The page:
Even too many whites who have leftist ideas are ignorant of why things work relatively well in 'white supremacy' countries.

      Culture, race, and IQ do matter.

    2. Gang violence (not matter the flavor; street gang, mobster, random criminals) can be more cost effectively fought with an armed populace. The criminals are less likely to target people who will shoot them. Trump is acting like a liberal when he wants to add more badged orcs or in Chicago's case send in the military to more or less occupy the city. Both of these socialist solutions are also cheered on by the so-called anti-federal pro-gun conservatives

    3. "Both of these socialist solutions are also cheered on by the so-called anti-federal pro-gun conservatives"

      Not something I cheer, but they don't get any support from the left or the cuckservatives in the self defense department.

    4. Okay, but that's not what he was saying. I'm fairly sure that if Wenzel was beaten half to death one night (this is not a veiled threat, please don't get hung up on this part), he would go to the fucking police and expect them to do an actual investigation.

      Or what about James Damore? Guy's not even a libertarian, but he gets criticised for his lawsuit, but Walter Block gets a pass for his because he can twist some nobody-in-the-world-cares nuance of the NAP in his favour?

      The problem with the war on drugs is not that it targets actual violent criminal gangs. Creating them is another point, but they are already here, you can't ignore that. Libertarianism has always been somewhat naive and idealistic, but these days I feel like it's turning into a pipe dream, like communism, just in a different direction.

      A big part of that is differentiating from the alt-right, I guess, but this will keep alienating people until the movement will truly be dead.

    5. Re: Peterson,
      ─ Is that a reason for not pursuing Ted Bundy? ─

      Who said nobody should pursue MS-13 gang members? What president Trump said during the SOTU was a false equivalency between immigrants and MS-13 gang members, not unlike equating all men with Ted Bundy.

      ─ If it's not important [the policy] because it's not affecting you personally[...]─

      That's a dishonest assessment. Pointing out the waste of resources that entails a restrictive immigration policy which is justified on the existence of a few MS-13 gang members is not the same as obfuscating the issue or ignoring the problem.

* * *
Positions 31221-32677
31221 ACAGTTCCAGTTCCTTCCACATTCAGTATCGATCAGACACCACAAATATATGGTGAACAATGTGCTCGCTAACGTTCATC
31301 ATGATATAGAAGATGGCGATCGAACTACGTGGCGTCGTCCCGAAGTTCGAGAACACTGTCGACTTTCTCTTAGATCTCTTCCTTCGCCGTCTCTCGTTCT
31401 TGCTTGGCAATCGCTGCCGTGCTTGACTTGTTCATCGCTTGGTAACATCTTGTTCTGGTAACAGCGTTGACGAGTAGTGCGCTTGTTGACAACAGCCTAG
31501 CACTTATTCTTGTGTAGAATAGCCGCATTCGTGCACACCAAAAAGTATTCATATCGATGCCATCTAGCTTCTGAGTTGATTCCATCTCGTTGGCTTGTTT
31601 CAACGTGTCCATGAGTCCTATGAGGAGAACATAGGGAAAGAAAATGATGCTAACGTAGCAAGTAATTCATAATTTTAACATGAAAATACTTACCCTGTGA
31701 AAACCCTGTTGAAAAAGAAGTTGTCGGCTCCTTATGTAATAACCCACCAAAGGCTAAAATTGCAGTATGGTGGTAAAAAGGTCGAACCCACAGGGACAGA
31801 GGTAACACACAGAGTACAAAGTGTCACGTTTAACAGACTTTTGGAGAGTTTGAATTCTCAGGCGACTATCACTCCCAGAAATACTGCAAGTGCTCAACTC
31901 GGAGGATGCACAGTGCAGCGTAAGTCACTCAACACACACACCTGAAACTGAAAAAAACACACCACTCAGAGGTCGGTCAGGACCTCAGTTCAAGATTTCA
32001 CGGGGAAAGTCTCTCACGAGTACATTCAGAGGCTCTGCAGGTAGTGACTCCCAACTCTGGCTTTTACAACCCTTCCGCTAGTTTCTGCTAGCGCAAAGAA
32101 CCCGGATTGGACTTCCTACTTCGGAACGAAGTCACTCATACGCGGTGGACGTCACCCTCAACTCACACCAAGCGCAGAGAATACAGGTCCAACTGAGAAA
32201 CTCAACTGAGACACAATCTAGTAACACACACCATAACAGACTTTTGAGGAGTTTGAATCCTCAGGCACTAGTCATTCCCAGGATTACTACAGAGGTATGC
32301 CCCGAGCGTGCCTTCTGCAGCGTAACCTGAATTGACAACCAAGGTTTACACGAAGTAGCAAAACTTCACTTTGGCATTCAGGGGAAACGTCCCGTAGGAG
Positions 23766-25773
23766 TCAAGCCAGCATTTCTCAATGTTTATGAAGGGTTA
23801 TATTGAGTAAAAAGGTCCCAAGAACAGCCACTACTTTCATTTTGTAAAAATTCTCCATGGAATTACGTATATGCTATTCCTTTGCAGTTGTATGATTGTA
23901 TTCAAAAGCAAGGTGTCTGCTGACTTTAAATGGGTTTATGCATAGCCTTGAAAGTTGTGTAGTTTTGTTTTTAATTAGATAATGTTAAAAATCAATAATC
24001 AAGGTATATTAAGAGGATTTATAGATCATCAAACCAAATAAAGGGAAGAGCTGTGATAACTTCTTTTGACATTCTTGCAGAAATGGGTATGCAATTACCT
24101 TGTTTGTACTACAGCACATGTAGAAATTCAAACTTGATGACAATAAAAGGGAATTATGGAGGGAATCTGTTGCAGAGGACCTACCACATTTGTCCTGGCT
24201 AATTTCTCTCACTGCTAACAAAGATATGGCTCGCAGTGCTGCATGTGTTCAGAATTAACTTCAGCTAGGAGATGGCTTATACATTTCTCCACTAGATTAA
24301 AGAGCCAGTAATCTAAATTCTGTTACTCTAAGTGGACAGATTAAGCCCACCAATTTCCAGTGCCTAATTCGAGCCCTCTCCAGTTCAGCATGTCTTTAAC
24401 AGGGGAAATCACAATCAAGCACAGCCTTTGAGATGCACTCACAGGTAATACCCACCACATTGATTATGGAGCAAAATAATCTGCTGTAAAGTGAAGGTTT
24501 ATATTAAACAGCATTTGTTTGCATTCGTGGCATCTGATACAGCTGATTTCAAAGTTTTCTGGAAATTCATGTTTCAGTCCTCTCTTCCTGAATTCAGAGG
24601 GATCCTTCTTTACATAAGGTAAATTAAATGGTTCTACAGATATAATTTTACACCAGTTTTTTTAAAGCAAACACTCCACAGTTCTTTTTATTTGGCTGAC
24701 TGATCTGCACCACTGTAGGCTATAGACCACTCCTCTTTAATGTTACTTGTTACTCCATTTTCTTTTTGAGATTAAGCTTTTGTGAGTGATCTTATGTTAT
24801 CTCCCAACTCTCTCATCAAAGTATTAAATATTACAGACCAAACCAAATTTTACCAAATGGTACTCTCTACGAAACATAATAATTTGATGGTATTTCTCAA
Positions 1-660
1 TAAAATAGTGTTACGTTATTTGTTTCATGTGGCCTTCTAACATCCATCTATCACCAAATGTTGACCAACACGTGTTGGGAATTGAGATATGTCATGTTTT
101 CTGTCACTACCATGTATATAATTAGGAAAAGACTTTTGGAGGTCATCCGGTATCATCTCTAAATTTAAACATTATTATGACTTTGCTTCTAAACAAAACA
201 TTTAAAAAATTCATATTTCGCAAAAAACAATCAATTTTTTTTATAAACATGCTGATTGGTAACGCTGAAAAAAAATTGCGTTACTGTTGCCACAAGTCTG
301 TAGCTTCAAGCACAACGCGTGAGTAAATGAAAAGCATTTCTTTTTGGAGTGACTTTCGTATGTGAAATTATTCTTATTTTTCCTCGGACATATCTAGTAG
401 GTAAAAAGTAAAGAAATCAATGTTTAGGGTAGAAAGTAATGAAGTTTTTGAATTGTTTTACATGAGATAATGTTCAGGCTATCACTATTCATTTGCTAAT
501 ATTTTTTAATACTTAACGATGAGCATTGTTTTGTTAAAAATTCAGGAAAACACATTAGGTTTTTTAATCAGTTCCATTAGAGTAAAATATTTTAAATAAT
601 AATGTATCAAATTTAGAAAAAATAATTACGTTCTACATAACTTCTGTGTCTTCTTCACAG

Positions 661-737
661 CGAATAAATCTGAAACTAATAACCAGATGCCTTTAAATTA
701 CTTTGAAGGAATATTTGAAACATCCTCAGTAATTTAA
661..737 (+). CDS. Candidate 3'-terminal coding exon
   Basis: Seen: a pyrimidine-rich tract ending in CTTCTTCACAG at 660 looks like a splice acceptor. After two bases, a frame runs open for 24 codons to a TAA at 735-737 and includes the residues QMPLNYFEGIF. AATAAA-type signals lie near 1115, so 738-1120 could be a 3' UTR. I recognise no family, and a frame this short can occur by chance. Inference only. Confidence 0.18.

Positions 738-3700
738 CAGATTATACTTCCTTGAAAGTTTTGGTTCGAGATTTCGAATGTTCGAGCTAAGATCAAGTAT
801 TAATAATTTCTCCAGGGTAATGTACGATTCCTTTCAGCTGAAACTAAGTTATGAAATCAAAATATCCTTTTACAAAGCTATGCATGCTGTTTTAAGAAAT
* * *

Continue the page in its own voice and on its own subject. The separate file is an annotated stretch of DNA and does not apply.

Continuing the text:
─ The problem with the war on drugs is not that it targets actual violent criminal gangs. ─

      You would be missing the point that fighting gangs while keeping the war on drugs is like playing an expensive game of whack-a-mole.

      ─ Libertarianism has always been somewhat naive and idealistic ─

      What an incredibly ignorant assertion. Libertarianism is a personal political philosophy. You either are and act like a libertarian, or you don't. That does not mean you should expect others to behave like you do. *YOU* decide to behave like a decent human being. *I* decide to do so. But to say "I won't because you won't" is only a convenient excuse, a cop-out, not a reason to say that libetarianism is naive.

    6. Re: The Lab Mismanager,

      ─ Culture, race, and IQ do matter ─

      You're living proof that, together, they guarantee sh|t.

  2. Here is my favorite black American on immigration:

    I know libertardians want more stinky turd world people from poop hole countries coming here without any consequences for them.

  3. Pat Buchanan on civic nationalism:

    Thanks to vermin not assimilating into Western ways of doing things:

    I think the Dreamers and DACA's need to pay a $1 million or more each to become an American citizen. I'm sure Carlos Slim and Kochs have enough money to fund that idea.

  4. Nothing like scaring the bejesus out of the "white" culture!
    It's worked like a charm for every statist since the progressive era. Yet here we are living in the rotting carcass of what could have been.